Main Street, Eureka The 1926 remodel was the high point of the Greenwood Hotel’s history. Although it continued to thrive as a gathering place for the town of Eureka, life at the hotel took on a more leisurely pace. This was noted by Roy Wall, writer for the Wichita Beacon, in 1952: In the half-lighted…… Continue reading Greenwood Hotel: Part 3—Restoration
Panama Canal To understand the next phase of Greenwood Hotel history, we’ll have to digress a bit. The Panama Canal A canal across Panama had long been considered as a shorter alternative to the dangerous trip around Cape Horn. Spain had first proposed it as a better way to get to Peru. Years later, America…… Continue reading Greenwood Hotel: Part 2—Remodeling
If you love exploring the beautiful scenery of Kansas, then this guide is a must for you! Kansas Outdoor Treasures: A Guide to Over 60 Natural Destinations by Julie M. Cirlincuina has something to offer to outdoor enthusiasts of all varieties: Hiking.Biking.Horseback riding.Auto tours.Fishing.Hunting.Camping. This guide to the parks, byways, and other wonders of Kansas…… Continue reading Kansas Outdoor Treasures
If old buildings could talk, what stories they would have to tell! And the Greenwood Hotel on 300 North Main in Eureka, Kansas, could tell its fair share of tales of railroads and cowboys, oil men and visionaries, neglect and preservation. It all started in the days of cattle drives, when Texas Longhorns filled up…… Continue reading Greenwood Hotel: Part 1—Construction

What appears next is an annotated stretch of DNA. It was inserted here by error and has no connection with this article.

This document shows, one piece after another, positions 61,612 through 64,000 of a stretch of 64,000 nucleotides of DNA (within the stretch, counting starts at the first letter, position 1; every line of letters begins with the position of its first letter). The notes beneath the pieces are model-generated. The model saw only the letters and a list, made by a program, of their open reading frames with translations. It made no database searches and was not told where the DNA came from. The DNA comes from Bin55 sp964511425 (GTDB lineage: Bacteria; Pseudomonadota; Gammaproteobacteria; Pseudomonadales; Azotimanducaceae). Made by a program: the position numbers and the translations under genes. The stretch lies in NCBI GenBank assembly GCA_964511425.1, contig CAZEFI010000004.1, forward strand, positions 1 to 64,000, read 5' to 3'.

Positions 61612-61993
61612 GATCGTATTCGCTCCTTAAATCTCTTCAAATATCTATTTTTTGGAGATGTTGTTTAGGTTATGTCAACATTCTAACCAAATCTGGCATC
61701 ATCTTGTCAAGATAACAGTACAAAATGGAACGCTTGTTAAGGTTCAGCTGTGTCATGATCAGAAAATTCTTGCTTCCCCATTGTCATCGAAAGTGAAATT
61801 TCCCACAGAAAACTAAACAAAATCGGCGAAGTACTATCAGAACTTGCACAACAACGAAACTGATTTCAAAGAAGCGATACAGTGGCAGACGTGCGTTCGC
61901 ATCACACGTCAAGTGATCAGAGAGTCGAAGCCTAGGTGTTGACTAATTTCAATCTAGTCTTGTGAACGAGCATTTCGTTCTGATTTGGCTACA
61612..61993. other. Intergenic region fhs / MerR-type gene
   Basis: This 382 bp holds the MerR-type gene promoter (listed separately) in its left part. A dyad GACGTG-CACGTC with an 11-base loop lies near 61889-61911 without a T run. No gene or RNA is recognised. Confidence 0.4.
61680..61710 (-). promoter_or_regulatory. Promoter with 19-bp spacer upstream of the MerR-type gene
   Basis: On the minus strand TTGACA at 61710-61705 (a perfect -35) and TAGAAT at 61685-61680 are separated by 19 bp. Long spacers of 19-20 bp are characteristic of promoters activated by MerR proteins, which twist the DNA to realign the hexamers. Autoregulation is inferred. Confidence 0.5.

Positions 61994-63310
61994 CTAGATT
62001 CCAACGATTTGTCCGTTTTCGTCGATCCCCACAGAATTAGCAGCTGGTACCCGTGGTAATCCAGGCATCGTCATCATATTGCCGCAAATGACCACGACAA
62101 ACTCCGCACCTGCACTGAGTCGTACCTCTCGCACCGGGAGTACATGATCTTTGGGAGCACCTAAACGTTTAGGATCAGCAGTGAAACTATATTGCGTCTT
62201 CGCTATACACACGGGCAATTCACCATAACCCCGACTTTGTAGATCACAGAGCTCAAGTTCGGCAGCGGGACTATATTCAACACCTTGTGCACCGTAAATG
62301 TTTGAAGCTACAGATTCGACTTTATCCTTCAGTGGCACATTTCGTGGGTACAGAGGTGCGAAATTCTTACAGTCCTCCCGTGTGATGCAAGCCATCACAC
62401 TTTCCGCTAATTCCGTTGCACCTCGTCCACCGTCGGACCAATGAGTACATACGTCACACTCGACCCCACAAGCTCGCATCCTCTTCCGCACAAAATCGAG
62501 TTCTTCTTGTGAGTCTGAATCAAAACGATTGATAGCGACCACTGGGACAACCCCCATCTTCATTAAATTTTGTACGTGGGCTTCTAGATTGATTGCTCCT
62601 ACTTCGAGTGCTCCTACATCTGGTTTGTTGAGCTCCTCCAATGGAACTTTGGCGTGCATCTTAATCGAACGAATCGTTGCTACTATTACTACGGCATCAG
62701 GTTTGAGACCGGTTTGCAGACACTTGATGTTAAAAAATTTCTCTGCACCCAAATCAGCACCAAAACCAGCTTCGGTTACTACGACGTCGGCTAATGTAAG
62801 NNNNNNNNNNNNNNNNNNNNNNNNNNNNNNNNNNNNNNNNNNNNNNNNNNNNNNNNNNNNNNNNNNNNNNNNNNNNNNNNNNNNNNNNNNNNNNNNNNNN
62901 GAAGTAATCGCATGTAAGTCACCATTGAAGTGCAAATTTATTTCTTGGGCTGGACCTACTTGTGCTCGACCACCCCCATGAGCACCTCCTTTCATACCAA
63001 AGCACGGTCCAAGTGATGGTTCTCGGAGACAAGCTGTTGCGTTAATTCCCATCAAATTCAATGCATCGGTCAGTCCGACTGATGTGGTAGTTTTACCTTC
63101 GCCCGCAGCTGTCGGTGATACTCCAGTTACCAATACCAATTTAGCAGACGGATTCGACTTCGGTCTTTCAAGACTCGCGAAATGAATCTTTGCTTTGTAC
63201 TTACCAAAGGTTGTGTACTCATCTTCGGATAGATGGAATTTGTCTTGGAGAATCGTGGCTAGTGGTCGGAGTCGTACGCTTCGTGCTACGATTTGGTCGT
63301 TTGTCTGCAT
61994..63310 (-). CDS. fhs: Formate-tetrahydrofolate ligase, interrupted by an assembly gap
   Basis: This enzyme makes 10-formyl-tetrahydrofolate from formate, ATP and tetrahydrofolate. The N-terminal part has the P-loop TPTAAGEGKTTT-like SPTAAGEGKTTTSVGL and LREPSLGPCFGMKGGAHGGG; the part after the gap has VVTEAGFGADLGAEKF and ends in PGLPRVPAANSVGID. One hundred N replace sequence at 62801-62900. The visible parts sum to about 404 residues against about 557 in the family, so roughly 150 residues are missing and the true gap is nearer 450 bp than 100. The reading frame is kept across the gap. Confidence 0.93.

If you love the Little House series by Laura Ingalls Wilder—and who doesn’t?—you will probably enjoy this beautiful book. Laura Ingalls Wilder Country by William Anderson contains countless photos of the people and places Laura loved, from Lake Pepin in the Big Woods of Wisconsin to the Little House in the Ozarks and everywhere in between. …… Continue reading Laura Ingalls Wilder Country
More than one utopian dreamer has chosen Kansas as the place to found his grand experiment. A list of state ghost towns would be full of communities founded on some form of idealism—Victoria, the Vegetarian Colony, Silkville…. Silkville? Yes. One of those little towns started out with silk farming as its principal industry. Introducing de…… Continue reading Silkville: A Utopian Experiment
Kansas is home to a vast array of beautiful and fascinating birds—470 species, in fact. If you want to learn more about some of those birds, this guide is a great place to start. The Guide to Kansas Birds and Birding Hot Spots by Bob Gress and Pete Janzen describes 295 of the species you are…… Continue reading The Guide to Kansas Birds and Birding Hot Spots
One of the little dead towns of Kansas, just 12 miles east of Ellsworth, bears the name Carneiro (pronounced, “kahr-NAIR-oh”). Interestingly, the name is Portuguese, not a very common language for place-names in this state, and it means, “sheep” or “mutton.” Now if there is one type of livestock Kansas is typically associated with, it…… Continue reading Carneiro: The Sheep Town
Bells, wreaths, bows—you name it, WaKeeney has it. The result is the largest display of Christmas lights between Kansas City and Denver.
Clearly the plains were ideal for livestock, and slowly George Grant’s plans for retirement were absorbed into a new vision.